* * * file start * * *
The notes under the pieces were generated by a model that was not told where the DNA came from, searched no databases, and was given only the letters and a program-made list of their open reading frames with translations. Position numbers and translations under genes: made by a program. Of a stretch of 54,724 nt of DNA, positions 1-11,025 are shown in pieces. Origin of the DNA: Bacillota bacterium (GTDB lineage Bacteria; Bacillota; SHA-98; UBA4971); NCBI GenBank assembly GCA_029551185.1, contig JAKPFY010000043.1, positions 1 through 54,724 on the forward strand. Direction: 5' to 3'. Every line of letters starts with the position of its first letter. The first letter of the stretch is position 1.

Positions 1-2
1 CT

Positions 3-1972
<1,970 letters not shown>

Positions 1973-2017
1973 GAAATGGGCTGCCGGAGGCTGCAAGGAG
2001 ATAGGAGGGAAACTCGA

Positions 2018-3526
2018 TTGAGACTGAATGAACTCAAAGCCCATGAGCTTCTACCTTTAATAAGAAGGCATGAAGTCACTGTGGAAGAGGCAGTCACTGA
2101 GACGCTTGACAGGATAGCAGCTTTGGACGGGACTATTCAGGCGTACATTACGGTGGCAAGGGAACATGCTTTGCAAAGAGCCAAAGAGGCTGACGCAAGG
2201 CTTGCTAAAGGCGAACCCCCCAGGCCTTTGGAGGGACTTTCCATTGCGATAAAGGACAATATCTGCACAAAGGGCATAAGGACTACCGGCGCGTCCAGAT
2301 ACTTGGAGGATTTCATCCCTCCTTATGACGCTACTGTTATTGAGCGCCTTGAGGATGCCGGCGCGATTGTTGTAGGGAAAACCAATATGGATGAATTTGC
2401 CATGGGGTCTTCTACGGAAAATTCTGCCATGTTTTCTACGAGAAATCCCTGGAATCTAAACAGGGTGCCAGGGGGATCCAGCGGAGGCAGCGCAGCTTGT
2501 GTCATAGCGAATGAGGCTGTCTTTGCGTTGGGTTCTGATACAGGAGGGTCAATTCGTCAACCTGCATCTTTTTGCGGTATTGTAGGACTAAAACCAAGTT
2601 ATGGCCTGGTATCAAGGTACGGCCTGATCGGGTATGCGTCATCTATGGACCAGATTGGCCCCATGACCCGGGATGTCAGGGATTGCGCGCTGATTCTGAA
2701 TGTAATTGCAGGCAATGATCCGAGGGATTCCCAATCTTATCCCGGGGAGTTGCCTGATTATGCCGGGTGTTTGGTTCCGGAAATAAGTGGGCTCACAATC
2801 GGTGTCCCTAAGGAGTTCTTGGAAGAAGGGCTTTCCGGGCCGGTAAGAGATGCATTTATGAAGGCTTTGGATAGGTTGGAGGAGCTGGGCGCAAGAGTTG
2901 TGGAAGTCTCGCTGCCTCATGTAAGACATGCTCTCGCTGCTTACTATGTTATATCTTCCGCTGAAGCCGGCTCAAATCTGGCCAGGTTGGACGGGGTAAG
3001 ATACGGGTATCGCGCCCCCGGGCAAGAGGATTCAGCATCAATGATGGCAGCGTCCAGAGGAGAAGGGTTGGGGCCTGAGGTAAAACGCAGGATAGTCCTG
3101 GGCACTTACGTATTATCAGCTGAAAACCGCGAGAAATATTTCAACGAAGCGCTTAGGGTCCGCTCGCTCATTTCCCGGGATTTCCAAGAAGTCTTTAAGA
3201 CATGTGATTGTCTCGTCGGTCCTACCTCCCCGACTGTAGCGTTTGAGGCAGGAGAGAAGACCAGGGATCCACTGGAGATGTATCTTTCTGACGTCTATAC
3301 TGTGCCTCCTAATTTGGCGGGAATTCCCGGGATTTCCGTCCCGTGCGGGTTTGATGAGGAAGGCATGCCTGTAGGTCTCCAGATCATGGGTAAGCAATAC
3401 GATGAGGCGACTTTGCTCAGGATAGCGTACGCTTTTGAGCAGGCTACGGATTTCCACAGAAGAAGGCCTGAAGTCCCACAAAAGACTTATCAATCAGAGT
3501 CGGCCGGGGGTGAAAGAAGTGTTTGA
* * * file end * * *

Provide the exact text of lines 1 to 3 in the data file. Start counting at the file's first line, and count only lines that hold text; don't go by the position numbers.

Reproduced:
The notes under the pieces were generated by a model that was not told where the DNA came from, searched no databases, and was given only the letters and a program-made list of their open reading frames with translations. Position numbers and translations under genes: made by a program. Of a stretch of 54,724 nt of DNA, positions 1-11,025 are shown in pieces. Origin of the DNA: Bacillota bacterium (GTDB lineage Bacteria; Bacillota; SHA-98; UBA4971); NCBI GenBank assembly GCA_029551185.1, contig JAKPFY010000043.1, positions 1 through 54,724 on the forward strand. Direction: 5' to 3'. Every line of letters starts with the position of its first letter. The first letter of the stretch is position 1.

Positions 1-2
1 CT